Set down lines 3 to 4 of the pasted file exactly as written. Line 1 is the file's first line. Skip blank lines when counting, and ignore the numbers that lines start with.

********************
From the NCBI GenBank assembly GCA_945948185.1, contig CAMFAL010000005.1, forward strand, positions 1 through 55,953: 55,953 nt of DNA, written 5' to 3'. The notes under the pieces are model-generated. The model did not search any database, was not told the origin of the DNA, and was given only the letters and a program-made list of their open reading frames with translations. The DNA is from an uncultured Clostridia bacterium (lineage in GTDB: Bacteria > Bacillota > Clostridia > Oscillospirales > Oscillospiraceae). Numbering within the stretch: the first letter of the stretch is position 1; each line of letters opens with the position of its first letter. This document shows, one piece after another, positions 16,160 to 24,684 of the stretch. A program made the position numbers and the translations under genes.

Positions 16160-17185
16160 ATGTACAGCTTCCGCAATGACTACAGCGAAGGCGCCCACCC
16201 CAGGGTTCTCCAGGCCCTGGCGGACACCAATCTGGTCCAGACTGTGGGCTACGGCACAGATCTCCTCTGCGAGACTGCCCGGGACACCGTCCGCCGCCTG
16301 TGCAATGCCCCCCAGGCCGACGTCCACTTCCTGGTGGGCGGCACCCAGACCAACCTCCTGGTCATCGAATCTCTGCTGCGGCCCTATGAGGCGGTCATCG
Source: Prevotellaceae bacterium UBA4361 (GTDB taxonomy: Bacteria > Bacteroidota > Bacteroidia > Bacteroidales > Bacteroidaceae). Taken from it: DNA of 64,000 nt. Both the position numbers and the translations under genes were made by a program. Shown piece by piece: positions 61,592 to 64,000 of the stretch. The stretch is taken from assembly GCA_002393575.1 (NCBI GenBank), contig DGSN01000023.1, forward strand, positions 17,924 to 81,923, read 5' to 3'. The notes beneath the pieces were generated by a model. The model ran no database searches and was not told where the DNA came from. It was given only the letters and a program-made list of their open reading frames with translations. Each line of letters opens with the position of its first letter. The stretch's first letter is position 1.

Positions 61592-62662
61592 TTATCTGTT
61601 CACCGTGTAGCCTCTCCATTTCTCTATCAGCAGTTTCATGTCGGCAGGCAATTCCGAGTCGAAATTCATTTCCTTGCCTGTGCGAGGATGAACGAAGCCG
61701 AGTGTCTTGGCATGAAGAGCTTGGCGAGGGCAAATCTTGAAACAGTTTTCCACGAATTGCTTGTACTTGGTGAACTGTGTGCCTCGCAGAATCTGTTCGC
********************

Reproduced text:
16160 ATGTACAGCTTCCGCAATGACTACAGCGAAGGCGCCCACCC
16201 CAGGGTTCTCCAGGCCCTGGCGGACACCAATCTGGTCCAGACTGTGGGCTACGGCACAGATCTCCTCTGCGAGACTGCCCGGGACACCGTCCGCCGCCTG